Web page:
It wont be long now friends – the weather will start to turn, there’ll be a whiff of something new and fresh in the air and we’ll all get a hankering for a change.
First place I’m starting – the great outdoors.
Now I wrote this post a few weeks ago for the Friday Recliner email and three weeks on I’m still looking at these pictures and making plans. So here it is again in case you missed the link in the email.
Found this pic on Instagram and can’t stop looking it.
Now I don’t have a balcony or a view of any exotic looking European buildings
What I do have is a great ugly back verandah that the dogs have the run of, It holds fine views of the two rabbit cages, a pumpkin vine gone wild and a lawn that nearly always needs mowing.
Then I found this pic
Almost needed a lie down
My great lumping yard could totally do this !!
She might be a beauty yet.
These two pictures so different served to remind me of what counts in an out door space and its nothing to do with size or $
Its all to do with purpose
So what do these two outdoor spaces have in common thats got me all fired up
They have what every self respecting out door space should have
1. Exposure to the elements
Some outdoor living area are so fortified against rain and wind and sun and God forbid a bit of dirt that you may as well be sitting inside. Give me fresh air and sunlight, or a night sky and a cool breeze and I’ll take my chances in the elements with a decent sized beach umbrella.
I say out door spaces are meant to feel like there outside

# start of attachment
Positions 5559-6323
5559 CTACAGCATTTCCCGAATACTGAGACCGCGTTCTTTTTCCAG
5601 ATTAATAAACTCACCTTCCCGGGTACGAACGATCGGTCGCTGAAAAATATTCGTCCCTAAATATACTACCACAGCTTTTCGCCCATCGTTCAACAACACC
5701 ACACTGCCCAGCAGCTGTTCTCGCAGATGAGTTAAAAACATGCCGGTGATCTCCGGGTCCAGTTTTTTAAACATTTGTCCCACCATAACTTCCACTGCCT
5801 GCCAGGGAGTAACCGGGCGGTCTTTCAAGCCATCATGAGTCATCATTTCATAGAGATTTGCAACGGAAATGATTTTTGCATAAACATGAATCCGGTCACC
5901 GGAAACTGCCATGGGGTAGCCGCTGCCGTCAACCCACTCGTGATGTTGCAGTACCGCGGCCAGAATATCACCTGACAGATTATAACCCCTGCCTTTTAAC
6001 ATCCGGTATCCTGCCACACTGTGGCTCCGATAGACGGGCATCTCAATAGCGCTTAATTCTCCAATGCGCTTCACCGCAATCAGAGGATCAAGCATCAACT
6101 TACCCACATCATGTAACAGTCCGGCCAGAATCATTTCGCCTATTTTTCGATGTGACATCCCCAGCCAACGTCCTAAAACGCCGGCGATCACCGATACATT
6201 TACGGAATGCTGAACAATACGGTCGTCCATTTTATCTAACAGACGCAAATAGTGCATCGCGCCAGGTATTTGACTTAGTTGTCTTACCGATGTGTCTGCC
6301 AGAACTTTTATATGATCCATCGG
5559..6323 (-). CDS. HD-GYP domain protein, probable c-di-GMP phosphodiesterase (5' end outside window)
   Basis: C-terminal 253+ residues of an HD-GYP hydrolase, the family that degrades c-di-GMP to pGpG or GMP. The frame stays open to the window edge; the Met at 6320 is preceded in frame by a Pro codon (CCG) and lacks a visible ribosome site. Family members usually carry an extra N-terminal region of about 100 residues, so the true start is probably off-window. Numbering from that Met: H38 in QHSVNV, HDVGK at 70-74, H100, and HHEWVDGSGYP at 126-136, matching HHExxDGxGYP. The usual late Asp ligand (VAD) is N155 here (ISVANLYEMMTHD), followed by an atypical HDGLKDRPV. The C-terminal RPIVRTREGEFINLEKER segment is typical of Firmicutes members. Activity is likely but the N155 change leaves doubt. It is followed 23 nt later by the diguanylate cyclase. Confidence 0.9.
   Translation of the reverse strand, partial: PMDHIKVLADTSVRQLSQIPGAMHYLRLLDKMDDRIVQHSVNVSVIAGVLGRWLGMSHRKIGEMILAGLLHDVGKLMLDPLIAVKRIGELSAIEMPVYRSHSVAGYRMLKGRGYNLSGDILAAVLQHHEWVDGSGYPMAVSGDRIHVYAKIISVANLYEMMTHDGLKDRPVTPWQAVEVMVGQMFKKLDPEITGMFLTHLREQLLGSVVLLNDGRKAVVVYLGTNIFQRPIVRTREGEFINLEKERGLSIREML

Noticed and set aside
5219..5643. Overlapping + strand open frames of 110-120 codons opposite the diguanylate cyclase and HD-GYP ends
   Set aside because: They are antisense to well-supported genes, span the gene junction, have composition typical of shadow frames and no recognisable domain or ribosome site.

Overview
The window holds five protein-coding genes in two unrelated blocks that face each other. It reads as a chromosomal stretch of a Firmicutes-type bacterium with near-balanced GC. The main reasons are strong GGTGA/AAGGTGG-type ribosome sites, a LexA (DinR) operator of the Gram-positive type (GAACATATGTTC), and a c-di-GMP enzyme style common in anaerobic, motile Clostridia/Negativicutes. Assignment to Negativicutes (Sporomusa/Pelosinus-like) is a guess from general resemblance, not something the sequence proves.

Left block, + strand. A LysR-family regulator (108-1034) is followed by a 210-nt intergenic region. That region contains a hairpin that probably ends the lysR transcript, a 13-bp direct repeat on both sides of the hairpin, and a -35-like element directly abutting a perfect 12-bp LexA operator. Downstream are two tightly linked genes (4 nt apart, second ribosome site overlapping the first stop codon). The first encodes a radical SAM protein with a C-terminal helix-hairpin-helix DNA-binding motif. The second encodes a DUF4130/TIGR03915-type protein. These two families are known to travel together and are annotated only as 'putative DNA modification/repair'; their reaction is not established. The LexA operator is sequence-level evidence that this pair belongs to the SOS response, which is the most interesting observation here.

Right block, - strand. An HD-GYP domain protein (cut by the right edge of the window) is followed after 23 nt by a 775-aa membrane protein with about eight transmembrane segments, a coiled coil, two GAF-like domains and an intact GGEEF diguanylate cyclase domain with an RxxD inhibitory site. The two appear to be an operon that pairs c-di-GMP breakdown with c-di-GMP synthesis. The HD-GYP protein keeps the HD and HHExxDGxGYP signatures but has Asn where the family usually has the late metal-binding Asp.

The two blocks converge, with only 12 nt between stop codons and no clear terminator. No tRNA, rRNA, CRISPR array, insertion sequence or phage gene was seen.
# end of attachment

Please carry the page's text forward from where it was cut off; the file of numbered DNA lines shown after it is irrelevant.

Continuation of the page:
2. A clear purpose
Neither are trying to be something they are not
Both play to their strengths
Balcony clearly says : cozy seating for 2-3. It also says “sit for a while, read a book and drink your cuppa in peace”. It’s not trying to be an outdoor eating/ BBQ/entertainment area. Its not trying to seat twenty. They haven’t squeezed a mini bar in. The size dictates its ultimate purpose and it plays to those limitations by making quiet and cozy the star of the show.
Leafy back yard on the other hand says: “time for a party”. Its says “come as you are and leave your airs, graces and good clothes behind”. It says “bring wine and a friend, we’ll be here a while”. You can almost smell the wood smoke and hear the hum of conversations. They have dirt for a floor and the sky for a ceiling, its rough, its outdoorsy, its mismatched but arranged with such purpose in mind that it says gather, stay long.
3. Good Lighting
People will gravitate to light and warmth. It draws people in and around it.
Its subtly and soothing on the balcony and dramatic and compelling in the back yard.
It speaks a universal language of welcome
They both let just three main elements do all the talking
The balcony focuses on – good comfy seating – layers of greenery of different texture, colour and heights and a mix of lighting
Leafy backyard focuses on – the decorative back wall – the curve of chippy old roadside find furniture and the atmospheric string lighting .
5. They both make the most of their limitations
Most balconies are smallish. This one looks tiny. A perfect reason to up the ante on the private cozy comfy factor.
Leafy back yard hasn’t let a shortage of grass or possibly money or even a lack of deck/patio type arrangement stop them creating an out door seating area just as good for gathering and eating and talking and laughing as the posh kind. What they have got a lot of is space and its creating cozy that might have been the challenge yet they’ve done it in spades with the friendly arrangement of chairs, giving their room a back wall, and letting those lights droop and drape and sway. It may not be everyones cup of tea but its inspiring what you can do with very little.
So I say
Start with what you’ve got.
Don’t try and make it something it’s not.
Decide what’s its for – let’s call it your outdoor space mission statement (OSMS)
Pick three things to do the heavy lifting
Celebrate your limitations – we all have them, its good practice
So if you think having an outdoor area requires this
Remember that this works just as well, maybe even better.
Picture Source: Thank you Kristin Rogers